★★★★★ The Future at Battersea Arts Centre
★★★★★ The Future | BAC | Until 29 June | 7:30pm | From £12.50
One of our favourite, out-there theatre troupe’s return with possibly their best show – a blistering hour of subtle satire, thumping tunes, cheeky subversion and philosophical musings.
Ever since we caught their incredible Operation Greenfield at Soho Theatre back in 2011, Little Bulb have been one of our must-see theatre companies. Never knowingly easily pigeonholed, shows such as Squally Showers, Orpheus and Extravaganza Macabre have explored the 1980s through dance, Greek myth via 1930’s Paris, and Victorian London panto-style.
This latest production, The Future, shifts focus once again, satirising the smug TED talk style to unpack the risks and opportunities associated with artificial intelligence. Channeling philosopher Nick Bostrom and physicist David Deutsch among others, the cast (Shamira Turner, Eugénie Pastor, Dominic Conway and Clare Beresford) energetically and winningly take a whistlestop tour through some pretty nifty intellectual thinking around next generation technology, seamlessly incorporating bombastic tunes, quirky choreography and a perpetual wry eye.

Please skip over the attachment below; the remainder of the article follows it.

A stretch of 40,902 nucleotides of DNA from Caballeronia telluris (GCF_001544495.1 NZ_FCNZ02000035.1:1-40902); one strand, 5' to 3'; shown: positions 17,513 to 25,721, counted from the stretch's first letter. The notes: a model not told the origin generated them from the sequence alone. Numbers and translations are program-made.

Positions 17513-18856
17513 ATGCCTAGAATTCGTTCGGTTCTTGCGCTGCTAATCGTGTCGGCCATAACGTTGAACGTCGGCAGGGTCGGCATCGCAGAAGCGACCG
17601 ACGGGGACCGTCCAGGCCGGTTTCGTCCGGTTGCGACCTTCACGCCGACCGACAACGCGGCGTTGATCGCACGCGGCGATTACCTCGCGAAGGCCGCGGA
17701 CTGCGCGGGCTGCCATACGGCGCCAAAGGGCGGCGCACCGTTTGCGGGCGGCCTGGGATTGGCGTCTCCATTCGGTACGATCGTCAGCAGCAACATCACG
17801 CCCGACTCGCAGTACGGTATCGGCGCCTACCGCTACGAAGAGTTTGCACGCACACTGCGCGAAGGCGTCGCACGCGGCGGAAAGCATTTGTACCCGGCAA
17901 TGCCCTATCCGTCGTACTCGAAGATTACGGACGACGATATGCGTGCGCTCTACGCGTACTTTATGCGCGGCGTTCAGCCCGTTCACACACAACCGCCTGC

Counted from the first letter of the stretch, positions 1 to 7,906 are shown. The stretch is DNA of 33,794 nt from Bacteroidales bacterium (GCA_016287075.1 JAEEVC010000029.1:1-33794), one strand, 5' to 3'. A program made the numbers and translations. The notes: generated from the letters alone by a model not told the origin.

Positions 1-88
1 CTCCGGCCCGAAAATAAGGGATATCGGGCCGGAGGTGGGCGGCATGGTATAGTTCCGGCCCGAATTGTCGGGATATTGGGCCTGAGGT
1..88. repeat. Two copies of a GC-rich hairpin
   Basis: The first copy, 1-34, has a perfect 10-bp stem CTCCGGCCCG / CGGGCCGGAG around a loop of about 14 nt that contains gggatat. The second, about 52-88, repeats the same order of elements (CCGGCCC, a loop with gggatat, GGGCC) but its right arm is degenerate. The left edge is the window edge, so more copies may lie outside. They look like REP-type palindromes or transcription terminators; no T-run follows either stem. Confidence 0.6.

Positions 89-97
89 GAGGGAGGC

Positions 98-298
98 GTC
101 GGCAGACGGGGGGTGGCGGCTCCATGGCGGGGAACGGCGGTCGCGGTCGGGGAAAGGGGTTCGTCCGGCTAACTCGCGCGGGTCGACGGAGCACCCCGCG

There’s a danger with this kind of theatre, that it will either come across as dumbed-down frivolity or a high-minded fun vacuum. But frankly, there was never any danger that Little Bulb would fall in to either trap.
The Future is intellectually stimulating throughout, giving each idea and concept room to wriggle its way into the back of your mind for later consideration, whilst also an energetic joy-ride of enthusiasm, which leaves the audience wanting more after what feels like a blink-and-you’ll-miss-it 60 minutes.
Special mention must go to the spot-on TED Talk pastiche from Clare Beresford, which instantly sets the tone – but it feels unfair to pick out one performer, as Little Bulb really are a collective, and there’s something intangibly heartwarming about watching them engage with and inspire each other’s performances.
I am Joint Editor at To Do List. I like: nice pubs, film marathons, not doing real marathons, bad comedy, plays/musicals with shorter second halves, and the Oxford comma.